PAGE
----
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Author Topic: Roger Ebert Is Hating On Games Again  (Read 25049 times)
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FortNinety
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« on: April 17, 2010, 01:58:12 AM »

http://blogs.suntimes.com/ebert/2010/04/video_games_can_never_be_art.html

Once again, I fail to see why this guy gets so much respect and adoration, and this stems well before this crusade of his. So dude has semi-decent taste in films and is able to articulate his opinions well enough. Big whoop. But that's my attitude towards most critics, so there ya go.
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dmauro
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« Reply #1 on: April 17, 2010, 03:07:41 AM »

Quote from: Ebert
I allow Sangtiago the last word. Toward the end of her presentation, she shows a visual with six circles, which represent, I gather, the components now forming for her brave new world of video games as art. The circles are labeled: Development, Finance, Publishing, Marketing, Education, and Executive Management. I rest my case.
Buuuuuuuuuurrrrrrrrnnnnnnnnnnnnn
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isfet
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« Reply #2 on: April 17, 2010, 12:12:49 PM »

i mean, it doesn't really help that the people he speaks to about this idea are generally pretty fucking clueless individuals
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dhex
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« Reply #3 on: April 17, 2010, 04:46:22 PM »

he's thoughtful and engaging, regardless of what one thinks of the end result.

games as art is just...weird. why do people care about it so?
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dhex
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« Reply #4 on: April 17, 2010, 11:09:39 PM »

more to the point dude wrote beyond the valley of the dolls and now has to talk through a speak n' spell so...
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FortNinety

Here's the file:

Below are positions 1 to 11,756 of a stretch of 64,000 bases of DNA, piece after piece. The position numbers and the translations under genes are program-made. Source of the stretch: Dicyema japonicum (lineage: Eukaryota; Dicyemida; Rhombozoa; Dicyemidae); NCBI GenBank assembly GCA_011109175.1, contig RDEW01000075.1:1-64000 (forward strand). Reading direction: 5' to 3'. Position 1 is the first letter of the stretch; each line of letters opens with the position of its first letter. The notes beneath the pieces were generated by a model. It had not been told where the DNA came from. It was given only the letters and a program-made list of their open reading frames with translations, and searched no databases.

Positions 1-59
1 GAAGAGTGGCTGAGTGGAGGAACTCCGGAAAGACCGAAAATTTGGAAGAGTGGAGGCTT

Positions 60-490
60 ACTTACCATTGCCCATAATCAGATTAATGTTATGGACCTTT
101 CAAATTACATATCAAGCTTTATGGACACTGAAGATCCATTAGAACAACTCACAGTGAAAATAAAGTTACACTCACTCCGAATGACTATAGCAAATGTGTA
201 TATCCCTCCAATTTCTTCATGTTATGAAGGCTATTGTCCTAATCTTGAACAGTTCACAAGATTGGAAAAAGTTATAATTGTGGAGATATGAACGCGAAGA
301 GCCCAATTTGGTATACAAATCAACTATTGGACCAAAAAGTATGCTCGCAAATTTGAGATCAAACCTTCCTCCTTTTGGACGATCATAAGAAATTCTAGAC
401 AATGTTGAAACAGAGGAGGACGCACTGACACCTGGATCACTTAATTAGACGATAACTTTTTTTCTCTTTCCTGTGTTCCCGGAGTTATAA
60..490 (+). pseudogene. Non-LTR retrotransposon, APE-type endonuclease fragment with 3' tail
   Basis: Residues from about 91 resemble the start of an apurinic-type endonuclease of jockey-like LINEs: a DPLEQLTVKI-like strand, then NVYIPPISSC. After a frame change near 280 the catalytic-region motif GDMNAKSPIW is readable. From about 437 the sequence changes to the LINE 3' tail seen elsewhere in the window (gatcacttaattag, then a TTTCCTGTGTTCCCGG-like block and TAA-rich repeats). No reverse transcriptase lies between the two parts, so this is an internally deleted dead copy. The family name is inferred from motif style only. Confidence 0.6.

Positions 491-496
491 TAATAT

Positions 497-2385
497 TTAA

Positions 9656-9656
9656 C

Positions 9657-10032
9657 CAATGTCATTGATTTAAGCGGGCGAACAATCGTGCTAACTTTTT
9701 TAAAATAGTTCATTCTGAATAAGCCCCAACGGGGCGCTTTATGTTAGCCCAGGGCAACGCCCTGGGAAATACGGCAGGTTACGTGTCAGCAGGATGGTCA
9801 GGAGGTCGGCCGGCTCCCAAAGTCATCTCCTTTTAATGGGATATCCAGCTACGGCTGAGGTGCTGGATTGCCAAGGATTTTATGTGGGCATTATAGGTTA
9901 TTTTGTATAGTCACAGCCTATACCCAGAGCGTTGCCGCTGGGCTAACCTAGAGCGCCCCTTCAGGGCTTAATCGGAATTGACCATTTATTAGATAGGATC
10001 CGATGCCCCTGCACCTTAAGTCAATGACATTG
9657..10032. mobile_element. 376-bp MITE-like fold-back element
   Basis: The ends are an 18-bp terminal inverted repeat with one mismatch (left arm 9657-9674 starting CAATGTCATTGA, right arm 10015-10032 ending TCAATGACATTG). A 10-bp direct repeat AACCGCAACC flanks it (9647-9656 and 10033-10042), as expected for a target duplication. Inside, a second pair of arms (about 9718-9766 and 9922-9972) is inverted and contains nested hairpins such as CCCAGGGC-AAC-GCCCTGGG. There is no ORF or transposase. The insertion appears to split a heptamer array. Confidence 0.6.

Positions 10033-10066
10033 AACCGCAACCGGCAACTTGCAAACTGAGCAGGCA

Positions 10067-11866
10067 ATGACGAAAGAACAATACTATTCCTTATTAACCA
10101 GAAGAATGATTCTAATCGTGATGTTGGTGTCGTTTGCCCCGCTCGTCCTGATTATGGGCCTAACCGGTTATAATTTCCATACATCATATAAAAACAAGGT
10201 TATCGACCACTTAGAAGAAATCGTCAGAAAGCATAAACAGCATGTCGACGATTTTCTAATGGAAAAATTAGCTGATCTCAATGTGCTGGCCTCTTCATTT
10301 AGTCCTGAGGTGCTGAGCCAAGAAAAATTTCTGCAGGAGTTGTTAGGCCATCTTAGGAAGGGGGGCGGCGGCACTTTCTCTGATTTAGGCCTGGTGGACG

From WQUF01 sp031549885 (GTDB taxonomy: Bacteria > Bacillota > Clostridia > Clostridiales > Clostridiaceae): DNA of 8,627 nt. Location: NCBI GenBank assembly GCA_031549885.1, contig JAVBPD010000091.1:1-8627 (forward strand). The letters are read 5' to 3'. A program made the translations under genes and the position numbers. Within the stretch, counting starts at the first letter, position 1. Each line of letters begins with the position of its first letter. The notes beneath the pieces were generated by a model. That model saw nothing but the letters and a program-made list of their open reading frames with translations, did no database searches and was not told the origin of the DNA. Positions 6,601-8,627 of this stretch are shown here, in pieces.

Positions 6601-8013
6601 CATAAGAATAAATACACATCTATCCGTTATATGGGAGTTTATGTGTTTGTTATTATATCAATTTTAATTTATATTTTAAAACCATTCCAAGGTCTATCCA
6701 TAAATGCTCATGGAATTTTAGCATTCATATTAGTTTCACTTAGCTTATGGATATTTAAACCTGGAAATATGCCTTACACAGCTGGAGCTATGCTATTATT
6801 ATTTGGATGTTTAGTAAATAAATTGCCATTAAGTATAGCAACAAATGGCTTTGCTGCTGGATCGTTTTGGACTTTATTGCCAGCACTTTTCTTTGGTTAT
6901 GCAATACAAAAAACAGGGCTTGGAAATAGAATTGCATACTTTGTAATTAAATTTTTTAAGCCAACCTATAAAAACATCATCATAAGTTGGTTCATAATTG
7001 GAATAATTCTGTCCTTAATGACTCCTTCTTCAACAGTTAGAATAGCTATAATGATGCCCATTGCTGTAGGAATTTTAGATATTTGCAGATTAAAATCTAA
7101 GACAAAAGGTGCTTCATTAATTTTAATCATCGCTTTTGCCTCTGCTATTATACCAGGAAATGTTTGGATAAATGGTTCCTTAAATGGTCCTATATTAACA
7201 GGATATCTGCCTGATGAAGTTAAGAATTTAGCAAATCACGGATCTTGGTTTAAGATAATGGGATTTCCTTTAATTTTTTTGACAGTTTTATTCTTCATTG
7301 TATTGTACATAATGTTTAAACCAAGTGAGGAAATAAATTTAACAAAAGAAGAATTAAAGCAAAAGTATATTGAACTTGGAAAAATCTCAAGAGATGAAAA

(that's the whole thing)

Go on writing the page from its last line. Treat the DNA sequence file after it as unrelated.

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« Reply #5 on: April 18, 2010, 01:53:47 AM »

So... he deserves a pass for everything he writes from this point on, no matter how lazy it might be?

Sure, dude wrote a great movie, I'll give you that, but I still fail to see why his film criticism is so universally beloved. A friend could only muster up his "heartfelt love of cinema" as Ebert's greatest character trait. Big fucking whoop. He's not a horrible writer mind you (under normal circumstances), but I'm still convinced that people love him so much simply because he's able to better articulate why such and such movies are good or bad.

It's also worth noting that I generally agree with all his opinions on movies. But in the end... it's just fucking movies, and this coming from a diehard cinephile. Maybe if his pearls of wisdom was spent on something that's more important in this world, like politics or something. I dunno. Then again, I find most critics irksome.

Though that being all said, I guess what I find most offense about this particular piece is how lazy it is, like someone else wrote it. Then again, perhaps he felt no need to try considering the argument he was countering, that being Kellee Santiago's presentation, which was kinda worthless. Hence the easy zinger at the end.
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The Drunken Samurai
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« Reply #6 on: April 18, 2010, 02:58:35 AM »

but...but he was on tv! also the skinny one's been dead awhile no once cares about him
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dhex
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« Reply #7 on: April 18, 2010, 08:08:03 AM »

i think you can call that essay many things, but lazy isn't one of them. besides, i think this is completely on point:

Quote
Why are gamers so intensely concerned, anyway, that games be defined as art? Bobby Fischer, Michael Jordan and Dick Butkus never said they thought their games were an art form. Nor did Shi Hua Chen, winner of the $500,000 World Series of Mah Jong in 2009. Why aren't gamers content to play their games and simply enjoy themselves? They have my blessing, not that they care.

Do they require validation? In defending their gaming against parents, spouses, children, partners, co-workers or other critics, do they want to be able to look up from the screen and explain, "I'm studying a great form of art?" Then let them say it, if it makes them happy.

i've never read any of ebert's film criticism, but i think his general draw was as a down-to-earth populizer of film criticism. the games thing is a recent windmill that seems to have come out of nowhere.
« Last Edit: April 18, 2010, 08:10:21 AM by dhex » Logged
Fitz
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« Reply #8 on: April 18, 2010, 03:26:59 PM »